"Regretfully, the Arab revolutions were able to shake the dictatorships but weren't able to fill the void in the right way," Maliki said Thursday during a speech at the U.S. Institute of Peace. "So a vacuum was created, and al-Qaida and other terrorist organizations were able to exploit it and to gain ground."
Maliki said al-Qaida benefited from "the fall of the state structure" in Syria.
"The situation in the whole Middle East gave a new chance for terrorists," he said. "Terrorists came back to Iraq when the ... conflict started in Syria."
Some U.S. military officials said al-Qaida's rise in Iraq has been fueled mainly by government miscues, adding that militants would be experiencing a resurgence even if there weren't a civil war in Syria, The Wall Street Journal reported Thursday.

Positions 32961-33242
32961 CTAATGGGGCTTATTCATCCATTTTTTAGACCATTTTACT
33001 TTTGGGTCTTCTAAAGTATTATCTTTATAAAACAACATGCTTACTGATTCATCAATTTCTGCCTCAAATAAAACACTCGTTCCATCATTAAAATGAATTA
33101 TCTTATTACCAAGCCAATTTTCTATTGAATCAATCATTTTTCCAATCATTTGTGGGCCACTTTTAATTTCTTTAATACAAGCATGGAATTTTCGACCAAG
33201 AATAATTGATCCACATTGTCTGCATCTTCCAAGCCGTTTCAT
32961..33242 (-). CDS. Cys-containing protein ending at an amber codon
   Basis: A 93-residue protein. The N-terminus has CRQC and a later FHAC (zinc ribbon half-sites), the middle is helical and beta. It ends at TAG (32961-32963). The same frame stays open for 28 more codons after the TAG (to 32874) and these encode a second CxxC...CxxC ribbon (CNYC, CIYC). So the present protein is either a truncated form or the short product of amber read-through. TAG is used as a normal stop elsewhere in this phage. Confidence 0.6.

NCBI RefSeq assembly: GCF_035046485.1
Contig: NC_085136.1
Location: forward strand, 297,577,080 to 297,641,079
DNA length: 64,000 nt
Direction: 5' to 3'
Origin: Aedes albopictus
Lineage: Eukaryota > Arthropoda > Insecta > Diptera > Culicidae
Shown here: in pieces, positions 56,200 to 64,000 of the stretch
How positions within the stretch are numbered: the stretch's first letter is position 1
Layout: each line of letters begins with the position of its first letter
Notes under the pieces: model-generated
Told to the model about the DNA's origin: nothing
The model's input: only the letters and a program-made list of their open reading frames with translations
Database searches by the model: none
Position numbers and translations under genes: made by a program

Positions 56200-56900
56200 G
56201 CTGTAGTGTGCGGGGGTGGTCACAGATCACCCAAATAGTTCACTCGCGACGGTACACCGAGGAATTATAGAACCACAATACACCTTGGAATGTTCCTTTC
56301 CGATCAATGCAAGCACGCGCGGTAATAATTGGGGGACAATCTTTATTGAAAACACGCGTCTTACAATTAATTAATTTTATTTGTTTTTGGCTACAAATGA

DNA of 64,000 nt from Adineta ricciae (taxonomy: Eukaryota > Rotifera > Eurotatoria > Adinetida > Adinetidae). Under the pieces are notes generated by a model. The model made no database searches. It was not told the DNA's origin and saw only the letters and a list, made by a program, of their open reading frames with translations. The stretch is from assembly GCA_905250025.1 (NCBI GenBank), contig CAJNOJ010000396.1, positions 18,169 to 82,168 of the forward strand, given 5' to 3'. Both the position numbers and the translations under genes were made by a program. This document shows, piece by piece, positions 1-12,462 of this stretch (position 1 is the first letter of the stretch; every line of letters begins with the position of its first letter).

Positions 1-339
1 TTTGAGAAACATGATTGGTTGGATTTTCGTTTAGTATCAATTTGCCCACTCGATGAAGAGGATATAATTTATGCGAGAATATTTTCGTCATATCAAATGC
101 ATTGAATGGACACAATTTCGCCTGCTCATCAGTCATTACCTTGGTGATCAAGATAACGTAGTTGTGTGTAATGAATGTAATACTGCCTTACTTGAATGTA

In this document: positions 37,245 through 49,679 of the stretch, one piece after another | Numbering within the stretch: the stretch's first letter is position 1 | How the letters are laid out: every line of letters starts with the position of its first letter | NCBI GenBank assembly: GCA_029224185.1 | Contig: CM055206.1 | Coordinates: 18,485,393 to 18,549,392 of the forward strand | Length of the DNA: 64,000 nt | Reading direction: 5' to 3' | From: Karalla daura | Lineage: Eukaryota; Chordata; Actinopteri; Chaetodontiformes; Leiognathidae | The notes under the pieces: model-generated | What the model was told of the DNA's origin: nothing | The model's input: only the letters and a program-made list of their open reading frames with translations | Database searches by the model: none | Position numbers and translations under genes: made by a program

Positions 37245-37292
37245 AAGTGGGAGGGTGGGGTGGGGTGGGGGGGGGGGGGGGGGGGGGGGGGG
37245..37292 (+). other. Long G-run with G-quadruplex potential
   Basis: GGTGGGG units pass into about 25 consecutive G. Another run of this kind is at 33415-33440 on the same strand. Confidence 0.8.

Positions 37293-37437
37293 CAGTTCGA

U.S. military leaders agree regional instability contributed to al-Qaida's heightened strength in the Middle East, and many said they believe the civil war in Syria isn't directly driving violence in Iraq, the Journal said.
"They are connected, but they are not the same," Gen. Lloyd Austin, the top U.S. commander in the Middle East, told the newspaper. "The rise of violence came about in different ways."
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